Show Hide image

The Week so Far

1. Europe

The Eurosceptic True Finns party made its largest parliamentary gains in Finland on 18 April. Its share of the vote leapt from 4 to 19 per cent after a backlash against the EU bailouts of Greece, Ireland and Portugal.

2. Asia

Armenia has made chess a mandatory subject in primary schools in an attempt to produce a new generation of champions. The government is spending $1.43m on the scheme, which it hopes will "foster schoolchildren's intellectual development".

3. Africa

Allegations of vote-rigging marred presidential elections in Nigeria on 16 April. Riots erupted in the northern states when the incumbent, Goodluck Jonathan, received overwhelming majorities in his native south - including 99.6 per cent of the vote in his home state, Bayelsa.

4. Latin America

The Cuban president, Raúl Castro, launched a raft of constitutional changes on 17 April at Cuba's first Communist Party congress in 14 years. The changes included limiting presidents - including himself - to two five-year terms and allowing Cubans to buy and sell their cars and homes for the first time. Castro's brother, Fidel, praised the moves.

5. Middle East

Two Palestinian teenagers have confessed to murdering five members of an Israeli family in the settlement of Itamar in March. Amjad Awad, 19, and Hakim Awad, 18, admitted killing Ehud and Ruth Fogel, as well as their three children.

6. North America

Tornadoes swept the south-eastern United States, killing more than 45 over three days. Some 241 tornadoes were spotted from North Carolina to Texas.

7. Technology

The Ministry of Defence accidentally published UK nuclear submarine secrets on the internet. Blacked-out parts of a report became visible when copied and pasted into another document. The supposedly redacted parts of the MoD report revealed what could cause a core meltdown on British nuclear submarines.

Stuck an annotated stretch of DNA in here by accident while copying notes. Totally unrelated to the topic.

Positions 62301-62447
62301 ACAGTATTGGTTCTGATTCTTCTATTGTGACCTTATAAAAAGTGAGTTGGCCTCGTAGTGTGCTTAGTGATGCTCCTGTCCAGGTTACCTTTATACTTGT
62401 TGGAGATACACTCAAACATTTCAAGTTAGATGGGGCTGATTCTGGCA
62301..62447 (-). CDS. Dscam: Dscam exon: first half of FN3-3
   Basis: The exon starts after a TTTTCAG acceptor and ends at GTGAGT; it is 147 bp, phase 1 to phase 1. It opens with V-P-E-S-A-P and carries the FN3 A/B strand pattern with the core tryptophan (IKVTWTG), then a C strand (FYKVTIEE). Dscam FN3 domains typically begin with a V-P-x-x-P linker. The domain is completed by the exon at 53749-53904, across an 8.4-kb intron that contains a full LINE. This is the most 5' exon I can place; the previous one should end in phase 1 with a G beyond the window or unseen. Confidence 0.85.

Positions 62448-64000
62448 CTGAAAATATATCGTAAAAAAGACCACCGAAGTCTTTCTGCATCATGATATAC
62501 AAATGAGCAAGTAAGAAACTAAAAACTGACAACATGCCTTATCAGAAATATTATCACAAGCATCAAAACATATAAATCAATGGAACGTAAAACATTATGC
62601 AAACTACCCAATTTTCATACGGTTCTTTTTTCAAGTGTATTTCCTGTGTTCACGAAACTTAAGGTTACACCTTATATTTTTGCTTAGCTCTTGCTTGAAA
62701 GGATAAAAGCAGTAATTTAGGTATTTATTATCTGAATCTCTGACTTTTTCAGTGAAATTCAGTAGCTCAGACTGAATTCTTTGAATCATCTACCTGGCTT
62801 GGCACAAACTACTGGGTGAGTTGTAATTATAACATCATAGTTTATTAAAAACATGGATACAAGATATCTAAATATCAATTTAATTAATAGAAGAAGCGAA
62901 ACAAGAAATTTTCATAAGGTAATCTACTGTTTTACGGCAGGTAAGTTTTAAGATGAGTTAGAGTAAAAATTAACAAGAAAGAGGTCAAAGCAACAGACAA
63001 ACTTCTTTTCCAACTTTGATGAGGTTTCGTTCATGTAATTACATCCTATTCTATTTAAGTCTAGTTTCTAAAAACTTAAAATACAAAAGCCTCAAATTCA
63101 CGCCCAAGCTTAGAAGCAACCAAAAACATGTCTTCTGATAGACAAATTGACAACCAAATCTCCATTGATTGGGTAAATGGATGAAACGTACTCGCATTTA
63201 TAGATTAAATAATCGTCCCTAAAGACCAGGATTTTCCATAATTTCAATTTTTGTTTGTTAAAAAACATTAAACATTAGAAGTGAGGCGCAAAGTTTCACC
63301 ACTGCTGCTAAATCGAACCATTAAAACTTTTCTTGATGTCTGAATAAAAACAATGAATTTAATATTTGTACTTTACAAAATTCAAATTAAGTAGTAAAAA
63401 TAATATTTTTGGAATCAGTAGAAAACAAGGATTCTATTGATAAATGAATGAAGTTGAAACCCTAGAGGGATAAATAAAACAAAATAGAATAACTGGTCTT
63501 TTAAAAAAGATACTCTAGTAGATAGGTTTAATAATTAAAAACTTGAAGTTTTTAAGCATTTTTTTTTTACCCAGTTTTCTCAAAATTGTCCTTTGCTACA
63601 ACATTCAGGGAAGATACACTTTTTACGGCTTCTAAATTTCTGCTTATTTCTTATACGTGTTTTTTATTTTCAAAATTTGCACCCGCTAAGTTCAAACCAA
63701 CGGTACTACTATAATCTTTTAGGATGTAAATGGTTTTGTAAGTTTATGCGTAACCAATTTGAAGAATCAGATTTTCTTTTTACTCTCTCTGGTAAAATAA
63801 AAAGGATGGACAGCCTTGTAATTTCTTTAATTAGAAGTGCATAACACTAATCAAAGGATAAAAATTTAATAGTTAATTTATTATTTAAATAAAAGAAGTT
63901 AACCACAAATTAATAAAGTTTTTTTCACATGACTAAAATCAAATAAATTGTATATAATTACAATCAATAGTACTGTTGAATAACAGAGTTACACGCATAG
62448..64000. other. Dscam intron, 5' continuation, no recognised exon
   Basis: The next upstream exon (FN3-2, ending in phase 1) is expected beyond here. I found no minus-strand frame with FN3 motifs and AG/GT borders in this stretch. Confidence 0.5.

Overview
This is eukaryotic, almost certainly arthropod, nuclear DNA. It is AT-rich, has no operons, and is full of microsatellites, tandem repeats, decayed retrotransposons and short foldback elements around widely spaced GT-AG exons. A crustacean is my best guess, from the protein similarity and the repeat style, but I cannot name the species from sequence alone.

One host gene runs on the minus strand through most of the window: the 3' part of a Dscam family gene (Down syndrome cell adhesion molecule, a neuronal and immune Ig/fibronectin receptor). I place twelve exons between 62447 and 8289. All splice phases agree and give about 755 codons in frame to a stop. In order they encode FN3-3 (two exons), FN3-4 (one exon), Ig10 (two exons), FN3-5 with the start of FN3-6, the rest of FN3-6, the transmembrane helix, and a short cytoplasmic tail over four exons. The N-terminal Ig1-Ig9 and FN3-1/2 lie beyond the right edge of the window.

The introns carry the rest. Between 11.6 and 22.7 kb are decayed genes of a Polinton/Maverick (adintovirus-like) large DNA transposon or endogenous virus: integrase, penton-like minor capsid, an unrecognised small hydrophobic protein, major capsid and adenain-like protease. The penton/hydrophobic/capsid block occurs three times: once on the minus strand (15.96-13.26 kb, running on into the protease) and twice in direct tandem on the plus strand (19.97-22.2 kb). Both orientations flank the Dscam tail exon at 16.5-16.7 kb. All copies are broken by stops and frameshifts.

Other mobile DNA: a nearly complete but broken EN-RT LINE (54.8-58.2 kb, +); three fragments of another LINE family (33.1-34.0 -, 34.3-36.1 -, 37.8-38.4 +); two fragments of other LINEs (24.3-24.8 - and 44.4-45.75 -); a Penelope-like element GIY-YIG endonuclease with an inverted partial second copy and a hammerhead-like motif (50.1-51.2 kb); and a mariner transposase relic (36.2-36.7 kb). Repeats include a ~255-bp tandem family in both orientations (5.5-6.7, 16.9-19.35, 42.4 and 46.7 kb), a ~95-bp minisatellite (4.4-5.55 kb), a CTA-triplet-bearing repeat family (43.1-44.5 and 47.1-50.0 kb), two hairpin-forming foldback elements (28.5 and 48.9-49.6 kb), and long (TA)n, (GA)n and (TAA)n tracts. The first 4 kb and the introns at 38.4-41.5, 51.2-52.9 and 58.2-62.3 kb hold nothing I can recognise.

8. Business

The long-term deposit ratings of Irish Life and Permanent, Allied Irish Banks and the Bank of Ireland were downgraded to junk status by the rating agency Moody's on 18 April - meaning investors are unlikely to get a return. The move came a week after Ireland's sovereign debt was downgraded to one notch above junk by the rating agency.

9. Entertainment

The pop singer George Michael has covered Stevie Wonder's "You and I (We Can Conquer the World)" as an early wedding present for Prince William and Kate Middleton. He will not, however, be attending the wedding: "They should be surrounded by people they love, not dodgy ex-con pop stars."

10. People

John Cleese has revealed that he turned down the chance to be a Lib Dem peer in 1999 because living in England through winter was "too much of a price to pay". The former Python was offered the peerage by Paddy Ashdown after donating generously to the Lib Dems. Cleese says he also turned down a CBE in 1996 because he thought it was "silly".

This article first appeared in the 25 April 2011 issue of the New Statesman, Easter special

Show Hide image

An English hero for the ages: Ian Botham at 60

Botham blends his sportsmanship and deep-seated passion for cricket with a lust for life.

Begging W H Auden’s pardon, it is possible both to honour and to value the vertical man, and in the case of Ian Botham, who turned 60 on 24 November, it is our bounden duty. No sportsman has given Britons so much to enjoy in the past half-century and no sportsman is loved more. Two decades after he retired from first-class cricket, his reputation as one of life’s champions remains unassailable.

No mere cricketer is he, either. Botham is a philanthropist, having raised more than £12m for various charities, notably Leukaemia and Lymphoma Research. In December, 30 years after his first walk from John o’Groats to Land’s End, he will set off again, in South Africa, where England are on tour. And he really does walk, too, not amble. As somebody who accompanied him on one of his dozen walks said: “You can’t keep up with him. The man is a phenomenon.”

Of all postwar sportsmen, only Bobby Charlton and, at a pinch, Henry Cooper come close to matching Botham’s enduring popularity. But Charlton, a shy man who was scarred by the Munich plane crash of 1958 (and may never have recovered from its emotional effects), has never comfortably occupied a public stage; and Cooper, being a boxer, had a solitary role. Botham, by contrast, spoke for England. Whenever he picked up his bat, or had a ball in his hand, he left spectators in no doubt.